I look at him.

He is looking at the bike. Checking it or something.

He bikes towards the direction we are walking.

My friends and I keep on walking.

I see him riding away.

He has dreadlocks.

“This is not the capital, Vientiane. This is Luang Prabang. It can’t be him”, I think.

I keep on walking.

The guy on the bike turnes around and bikes back to the shop.

I see his face.

“He got married. He moved to China. It can’t be him”, I think.

“Didn’t he always bike to the bar? He loves bikes! Could it be him?”, I ask myself.

“He looks different. The world can not be this small. Nah. It can’t be him!!” I make up my mind.

I keep on walking.

One of my friends stops to buy something. I don’t know what. I didn’t hear what she said.

I’m thinking.

I’m confused.

It feels like my troat is blocked.

I swallow hard, but it doesn’t help.

My friend is back.

I’m staring in the direction of the bikeshop.

My friends start to walk again.

“Wait! … I think I saw Noah…”, I say out load.

My friends immediately know who I’m talking about. And their faces change. They look worried.

We walk back to the bikeshop.

I enter the shop.

The guy with the dreadlocks is still there.

“Hi… Can I ask you something?”


“Is your name Noah?”



I swallow hard.

I blink my eyes.

My heart is pounding! My hands are shaking!

“Wait. What??? I didn’t expect him to say ‘yes’. Shit. What now?”, I think.

I’m most probably staring at him like a dead fish right now.

I see his lips move.

Listen Ien!! Focus.

“I remember you! We met, a long time ago, in Vientiane. You were having a really hard time”, he says.

“Yeah”, I say. And then: “I never thought I would ever see you again.”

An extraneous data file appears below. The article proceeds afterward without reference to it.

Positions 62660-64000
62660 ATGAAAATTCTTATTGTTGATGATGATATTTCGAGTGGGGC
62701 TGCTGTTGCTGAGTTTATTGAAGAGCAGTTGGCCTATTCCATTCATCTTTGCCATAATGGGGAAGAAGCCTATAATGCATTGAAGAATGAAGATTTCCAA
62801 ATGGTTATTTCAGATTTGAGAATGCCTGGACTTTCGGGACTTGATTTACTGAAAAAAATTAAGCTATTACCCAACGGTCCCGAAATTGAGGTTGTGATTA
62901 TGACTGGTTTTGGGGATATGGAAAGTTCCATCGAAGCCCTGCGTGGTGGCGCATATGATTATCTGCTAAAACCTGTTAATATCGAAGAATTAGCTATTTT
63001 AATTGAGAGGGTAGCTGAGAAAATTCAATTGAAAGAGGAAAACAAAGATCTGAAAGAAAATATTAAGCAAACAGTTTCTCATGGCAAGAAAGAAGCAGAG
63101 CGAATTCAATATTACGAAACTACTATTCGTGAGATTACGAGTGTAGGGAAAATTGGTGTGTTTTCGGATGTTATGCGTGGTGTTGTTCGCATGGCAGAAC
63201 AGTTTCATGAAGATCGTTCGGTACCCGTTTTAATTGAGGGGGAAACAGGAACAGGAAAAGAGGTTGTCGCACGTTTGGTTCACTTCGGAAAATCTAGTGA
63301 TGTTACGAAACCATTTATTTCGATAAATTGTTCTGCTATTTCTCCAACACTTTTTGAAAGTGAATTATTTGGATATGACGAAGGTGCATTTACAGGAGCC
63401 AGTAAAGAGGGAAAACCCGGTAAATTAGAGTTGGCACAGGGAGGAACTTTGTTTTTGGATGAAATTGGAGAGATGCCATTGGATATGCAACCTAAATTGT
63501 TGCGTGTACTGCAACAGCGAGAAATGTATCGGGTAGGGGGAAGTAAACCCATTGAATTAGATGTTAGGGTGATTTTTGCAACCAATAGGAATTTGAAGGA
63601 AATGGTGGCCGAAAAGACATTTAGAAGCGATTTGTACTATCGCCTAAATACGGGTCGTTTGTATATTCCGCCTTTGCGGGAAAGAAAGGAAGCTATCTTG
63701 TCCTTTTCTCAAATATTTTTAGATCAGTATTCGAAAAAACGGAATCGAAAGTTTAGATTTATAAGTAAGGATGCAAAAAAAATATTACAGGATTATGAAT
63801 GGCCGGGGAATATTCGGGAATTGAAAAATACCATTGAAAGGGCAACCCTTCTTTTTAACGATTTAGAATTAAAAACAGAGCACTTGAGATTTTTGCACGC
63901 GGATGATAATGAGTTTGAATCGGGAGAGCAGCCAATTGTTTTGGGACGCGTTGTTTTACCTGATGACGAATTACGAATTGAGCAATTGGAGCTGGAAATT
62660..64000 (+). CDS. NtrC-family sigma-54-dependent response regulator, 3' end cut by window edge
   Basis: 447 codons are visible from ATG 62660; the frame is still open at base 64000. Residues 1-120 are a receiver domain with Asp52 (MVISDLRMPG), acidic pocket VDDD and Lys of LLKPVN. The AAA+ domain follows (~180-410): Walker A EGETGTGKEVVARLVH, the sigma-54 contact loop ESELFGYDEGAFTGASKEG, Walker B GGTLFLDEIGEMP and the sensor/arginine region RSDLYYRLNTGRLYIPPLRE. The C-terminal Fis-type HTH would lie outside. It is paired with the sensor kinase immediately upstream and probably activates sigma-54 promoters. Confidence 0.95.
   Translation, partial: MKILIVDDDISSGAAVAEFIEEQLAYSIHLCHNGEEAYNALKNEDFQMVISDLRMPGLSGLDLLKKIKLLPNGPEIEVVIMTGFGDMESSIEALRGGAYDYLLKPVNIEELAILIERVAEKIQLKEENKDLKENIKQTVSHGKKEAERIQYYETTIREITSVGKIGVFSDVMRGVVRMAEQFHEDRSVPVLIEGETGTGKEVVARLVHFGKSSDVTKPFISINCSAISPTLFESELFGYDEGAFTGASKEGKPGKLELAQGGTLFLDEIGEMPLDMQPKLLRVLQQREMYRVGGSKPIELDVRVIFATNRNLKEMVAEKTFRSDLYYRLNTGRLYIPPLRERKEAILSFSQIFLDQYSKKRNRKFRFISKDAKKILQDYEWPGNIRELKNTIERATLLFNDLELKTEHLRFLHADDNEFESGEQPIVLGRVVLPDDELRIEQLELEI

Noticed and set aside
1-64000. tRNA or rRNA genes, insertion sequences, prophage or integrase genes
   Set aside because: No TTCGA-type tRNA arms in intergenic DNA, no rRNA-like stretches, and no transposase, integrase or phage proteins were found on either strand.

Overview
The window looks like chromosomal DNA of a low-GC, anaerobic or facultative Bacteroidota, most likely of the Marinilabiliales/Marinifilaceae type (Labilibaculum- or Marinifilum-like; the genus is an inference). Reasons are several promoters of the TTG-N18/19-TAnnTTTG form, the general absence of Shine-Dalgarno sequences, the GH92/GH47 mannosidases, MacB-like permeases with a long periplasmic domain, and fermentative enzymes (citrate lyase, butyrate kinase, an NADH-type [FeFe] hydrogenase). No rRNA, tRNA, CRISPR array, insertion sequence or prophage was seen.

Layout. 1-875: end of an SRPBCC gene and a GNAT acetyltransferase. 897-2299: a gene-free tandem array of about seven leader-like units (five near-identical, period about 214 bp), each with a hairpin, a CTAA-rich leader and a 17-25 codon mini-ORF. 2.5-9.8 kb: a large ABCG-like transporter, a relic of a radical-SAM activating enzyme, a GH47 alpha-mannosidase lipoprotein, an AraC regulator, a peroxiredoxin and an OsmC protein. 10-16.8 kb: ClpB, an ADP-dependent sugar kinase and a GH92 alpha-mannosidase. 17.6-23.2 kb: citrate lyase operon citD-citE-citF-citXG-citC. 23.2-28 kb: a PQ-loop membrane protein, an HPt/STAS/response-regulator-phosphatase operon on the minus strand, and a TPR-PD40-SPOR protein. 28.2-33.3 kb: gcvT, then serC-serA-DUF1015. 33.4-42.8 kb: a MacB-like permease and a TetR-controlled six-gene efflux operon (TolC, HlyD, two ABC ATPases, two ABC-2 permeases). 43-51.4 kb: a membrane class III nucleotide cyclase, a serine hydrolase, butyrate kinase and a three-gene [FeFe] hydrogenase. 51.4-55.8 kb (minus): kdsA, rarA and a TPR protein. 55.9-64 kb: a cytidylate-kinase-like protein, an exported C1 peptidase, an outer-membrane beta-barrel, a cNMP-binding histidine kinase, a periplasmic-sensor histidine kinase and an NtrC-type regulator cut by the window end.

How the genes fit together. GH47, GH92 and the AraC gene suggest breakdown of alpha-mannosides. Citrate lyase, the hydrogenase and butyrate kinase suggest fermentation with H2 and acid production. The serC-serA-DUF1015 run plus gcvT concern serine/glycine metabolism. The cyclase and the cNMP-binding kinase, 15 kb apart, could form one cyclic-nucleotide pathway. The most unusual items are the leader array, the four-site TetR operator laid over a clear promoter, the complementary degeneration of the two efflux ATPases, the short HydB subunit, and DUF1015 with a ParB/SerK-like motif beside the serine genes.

“No. Me neither. But it’s good that we do!”, he replies with a smile.

And then he said something about going for a drink after he finishes work. Something like 4.30. Same place.

I agree and walk away.

It’s a blur.

We had food.

I had tears in my eyes.


Last time I was in Laos my friend was missing, so I didn’t really feel like being social and making friends. Furthermore, I was living in a hostel where all the faces changed every couple of days.

I made one friend though, Lambert, but then, he too, kept travelling.

Lambert and I went to this bar once. Cool bar. Cool staf.

When I found out that Debbie was found, dead, I had absolutely no one or nowhere to go to. So I stumbled to the bar.

When the bartender saw my face, he said: “Wow. Look at you. Did somebody die?” … “Yeah” … He gave me some rum, poured one for him too, we cheered, spilled a bit on the floor ‘for Debbie’, and drank it as a shot.

He talked to me all night, gave me a hug when I most needed it, … He was the one telling me that one day – one day! – things would be alright again.

He didn’t even know me!!! And he didn’t expect anything in return. But he was there for me that night. And the next day. And the day after.

His name was Noah.

Two days later I left. And I never thought about asking contact information. All I knew was his first name, that he had a Chinese girlfriend, and that he would move to China soon to marry her. That’s it. There was no way I could ever get in touch with him. And here I am. Super fucking grateful for what he had done for me, but I never really had the chance to thank him.

I always said that if I ever have a son I would name him Noah.

I mean…

I wished a million times that I would run into him again. Never ever have I thought that that would actually happen.

And then it did!

Me and Noah. Three and a half years after our first meeting. A bit uncomfortable at first, but that didn't last for long.